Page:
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Month: March 2018

Times Up?

Times Up?

I have been thinking a lot, and reading a lot, about gun control and the various strategies for achieving it since Saturday’s “March for Our Lives.”  I went to the local march here in Rochester. There was a small cluster of pro-gun counter-protestors standing on the edge of Washington Square Park, holding their menacing “Molon Labe” flags and signs, and they engaged in running debates with some of the audience.  I heard all the familiar NRA talking points, including the…

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Clarence Thomas is Right. And Wrong. Mostly Wrong. But, Still…..

Clarence Thomas is Right. And Wrong. Mostly Wrong. But, Still…..

I tell my students to give Justice Clarence Thomas a chance. It is a difficult thing to do, because to me so many of his views are so loathsome. For my students, it is a bit different.  If they have heard anything about him at all, it’s that Justice Thomas is the quiet one, and not in the George Harrison sort of way, but in the “I got nothing to say” sort of way.  They know he is one of…

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This Week’s Current Events Roundup

This Week’s Current Events Roundup

Native America focuses on a number of communities in order to tell the story of Native American people in what became the continental United States.  In the past few days, news stories have appeared connected to the tribes and nations we focus upon in the book that you might want to share with your students. According to the Newport News Daily Press, the Pamunkeys of Virginia, one of the constituent nations that belonged to the Powhatan Paramount Chiefdom, are looking…

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Kelvin Sampson’s Latest Journey to the NCAA Tournament

Kelvin Sampson’s Latest Journey to the NCAA Tournament

One of the many issues the students in my Indian Law and Public Policy course struggle with is the concept of federal recognition.  The 1978 statute and the process is complicated enough, but there is also the legislative route some tribes have followed, like the Pamunkey and their neighbors in Virginia.  Students in New York State have little concept that there are native peoples who belong to “unrecognized” tribes.  Kelvin Sampson, the head coach of the University of Houston Cougars…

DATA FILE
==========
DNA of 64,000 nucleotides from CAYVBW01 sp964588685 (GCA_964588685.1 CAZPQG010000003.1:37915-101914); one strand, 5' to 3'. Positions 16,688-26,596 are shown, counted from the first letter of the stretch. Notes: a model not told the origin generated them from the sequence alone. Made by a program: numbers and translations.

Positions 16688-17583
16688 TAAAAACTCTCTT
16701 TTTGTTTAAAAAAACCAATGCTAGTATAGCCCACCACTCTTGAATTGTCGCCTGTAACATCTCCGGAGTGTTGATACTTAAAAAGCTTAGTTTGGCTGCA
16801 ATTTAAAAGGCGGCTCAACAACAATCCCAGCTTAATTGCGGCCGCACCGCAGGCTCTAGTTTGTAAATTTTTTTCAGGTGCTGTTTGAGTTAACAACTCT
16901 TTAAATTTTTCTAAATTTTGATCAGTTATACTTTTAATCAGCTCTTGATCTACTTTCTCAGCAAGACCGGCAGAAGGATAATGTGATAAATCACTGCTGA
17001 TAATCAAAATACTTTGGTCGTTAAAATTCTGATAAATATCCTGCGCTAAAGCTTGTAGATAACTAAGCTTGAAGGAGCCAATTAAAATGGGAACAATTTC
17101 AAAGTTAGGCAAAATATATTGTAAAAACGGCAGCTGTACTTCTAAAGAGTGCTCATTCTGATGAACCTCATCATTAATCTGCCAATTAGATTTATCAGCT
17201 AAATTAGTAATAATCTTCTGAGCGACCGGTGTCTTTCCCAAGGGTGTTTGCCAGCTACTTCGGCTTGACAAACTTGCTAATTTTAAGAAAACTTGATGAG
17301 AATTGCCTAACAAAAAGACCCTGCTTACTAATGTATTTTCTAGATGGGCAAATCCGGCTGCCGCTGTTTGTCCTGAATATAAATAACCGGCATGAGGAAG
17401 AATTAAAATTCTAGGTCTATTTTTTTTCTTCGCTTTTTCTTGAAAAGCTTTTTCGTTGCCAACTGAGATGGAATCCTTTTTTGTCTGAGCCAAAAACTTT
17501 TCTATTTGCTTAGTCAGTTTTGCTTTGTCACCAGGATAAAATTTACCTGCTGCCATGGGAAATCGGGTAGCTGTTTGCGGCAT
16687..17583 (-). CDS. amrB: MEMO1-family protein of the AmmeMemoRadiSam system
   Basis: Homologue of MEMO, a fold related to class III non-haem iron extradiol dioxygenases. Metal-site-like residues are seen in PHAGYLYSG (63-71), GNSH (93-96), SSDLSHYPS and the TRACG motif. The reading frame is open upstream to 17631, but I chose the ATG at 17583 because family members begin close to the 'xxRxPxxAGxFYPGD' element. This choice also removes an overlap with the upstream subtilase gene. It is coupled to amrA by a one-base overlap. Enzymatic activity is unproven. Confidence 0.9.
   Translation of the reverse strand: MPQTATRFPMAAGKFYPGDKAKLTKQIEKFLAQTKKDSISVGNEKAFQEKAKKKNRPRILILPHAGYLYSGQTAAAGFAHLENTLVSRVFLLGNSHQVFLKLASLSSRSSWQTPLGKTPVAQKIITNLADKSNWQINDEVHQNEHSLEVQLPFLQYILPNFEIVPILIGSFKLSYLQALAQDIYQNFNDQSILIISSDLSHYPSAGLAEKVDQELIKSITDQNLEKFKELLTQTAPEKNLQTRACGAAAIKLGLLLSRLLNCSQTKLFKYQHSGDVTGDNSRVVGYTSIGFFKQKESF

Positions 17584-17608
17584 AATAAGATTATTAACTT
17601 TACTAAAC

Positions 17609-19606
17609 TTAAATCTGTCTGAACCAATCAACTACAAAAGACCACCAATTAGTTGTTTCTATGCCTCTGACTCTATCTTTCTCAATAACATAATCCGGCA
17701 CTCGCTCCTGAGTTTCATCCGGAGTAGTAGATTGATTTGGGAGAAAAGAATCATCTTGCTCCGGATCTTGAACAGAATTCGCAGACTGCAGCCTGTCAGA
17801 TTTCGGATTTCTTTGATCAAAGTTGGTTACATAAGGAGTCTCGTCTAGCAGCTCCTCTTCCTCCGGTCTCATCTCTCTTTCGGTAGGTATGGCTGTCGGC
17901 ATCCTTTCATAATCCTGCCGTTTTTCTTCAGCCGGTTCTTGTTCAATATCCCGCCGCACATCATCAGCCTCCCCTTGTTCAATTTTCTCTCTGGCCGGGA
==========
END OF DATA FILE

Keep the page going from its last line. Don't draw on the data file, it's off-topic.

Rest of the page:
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Onondaga, 1917: A Declaration of War, and Other Stories

Onondaga, 1917: A Declaration of War, and Other Stories

In August of 1917, the following news story appeared in the Syracuse Post-Standard.   Under the headline, “Indians to Declare War Upon Germany,” and a smaller title indicating that “Gohl Says He Has Been Chosen to Draft Paper Because Stranded Onondagas Were Insulted” we learn something of an adopted Onondaga, a group of imprisoned circus performers, and inexplicably angry Germans and Austrians. “Edward M. Gohl, adopted Onondaga Indian and adviser of the tribe, announced tonight he had been delegated by the Onondagas…

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Teaching on Native Ground

Teaching on Native Ground

Last Friday, the 9th of March, 2018, was Teachers’ Day at Geneseo, an event my colleagues in the History Department have held for the past several years.  We invite teachers from public schools to come to campus.  They attend a workshop in American history and another in World History.  In the past, we have had a keynote address held at lunchtime, but this year, my colleagues decided to do something different: a roundtable discussion on ways to involve high school…

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Incarceration Rates for Native Americans

Incarceration Rates for Native Americans

Many of my students have seen The 13th, the scathing documentary that looks at the close relationship between racism and violence in modern America.  Not only does the United States, with 5% of the world’s population, incarcerate nearly a quarter of the people on earth who live their lives behind bars, but it does so in a manner where African Americans are are disproportionately represented in the prison population.  Racism is alive and well in this Incarceration Nation. I spend…

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Iroquois Beer

Iroquois Beer

In early February, the web publication New York Upstate announced that Community Beer Works in Buffalo is resurrecting Iroquois Beer.  “If you grew up in a beer-drinking family in western New York,” Dan Cazentre’s story reads, “chances are good that your grand-parents, your parents and maybe even you yourself once drank Iroquois Beer.”  Iroquois Beer souvenirs can still be found in Buffalo-area curio shops, and the original Iroquois Brewery was the city’s largest when it closed its doors in 1971. …

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Roanoke Bibliography

Roanoke Bibliography

This semester I am teaching a freshman writing seminar at Geneseo on the Lost Colony of Roanoke.  The students have now finished reading through the bulk of David Beers Quinn’s famous collection of source material, and will begin writing their own papers this week.  I compiled this bibliography, which I will share with them, at least in part to bring myself up to speed with what has been published since my book on the Roanoke ventures, The Head in Edward…

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